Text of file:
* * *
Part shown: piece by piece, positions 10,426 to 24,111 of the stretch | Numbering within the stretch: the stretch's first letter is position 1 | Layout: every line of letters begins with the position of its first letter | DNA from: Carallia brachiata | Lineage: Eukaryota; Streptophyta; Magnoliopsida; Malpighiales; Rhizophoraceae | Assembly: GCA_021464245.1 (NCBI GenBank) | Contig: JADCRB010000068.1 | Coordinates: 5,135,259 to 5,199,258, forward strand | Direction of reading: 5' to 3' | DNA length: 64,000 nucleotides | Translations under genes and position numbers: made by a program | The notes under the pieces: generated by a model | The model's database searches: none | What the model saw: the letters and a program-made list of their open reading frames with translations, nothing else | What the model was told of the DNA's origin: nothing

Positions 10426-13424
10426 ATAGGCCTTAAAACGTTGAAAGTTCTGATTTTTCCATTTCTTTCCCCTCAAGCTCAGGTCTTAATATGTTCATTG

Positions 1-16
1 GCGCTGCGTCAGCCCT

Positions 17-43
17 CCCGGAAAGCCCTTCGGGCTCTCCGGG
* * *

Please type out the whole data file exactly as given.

Part shown: piece by piece, positions 10,426 to 24,111 of the stretch | Numbering within the stretch: the stretch's first letter is position 1 | Layout: every line of letters begins with the position of its first letter | DNA from: Carallia brachiata | Lineage: Eukaryota; Streptophyta; Magnoliopsida; Malpighiales; Rhizophoraceae | Assembly: GCA_021464245.1 (NCBI GenBank) | Contig: JADCRB010000068.1 | Coordinates: 5,135,259 to 5,199,258, forward strand | Direction of reading: 5' to 3' | DNA length: 64,000 nucleotides | Translations under genes and position numbers: made by a program | The notes under the pieces: generated by a model | The model's database searches: none | What the model saw: the letters and a program-made list of their open reading frames with translations, nothing else | What the model was told of the DNA's origin: nothing

Positions 10426-13424
10426 ATAGGCCTTAAAACGTTGAAAGTTCTGATTTTTCCATTTCTTTCCCCTCAAGCTCAGGTCTTAATATGTTCATTG

Positions 1-16
1 GCGCTGCGTCAGCCCT

Positions 17-43
17 CCCGGAAAGCCCTTCGGGCTCTCCGGG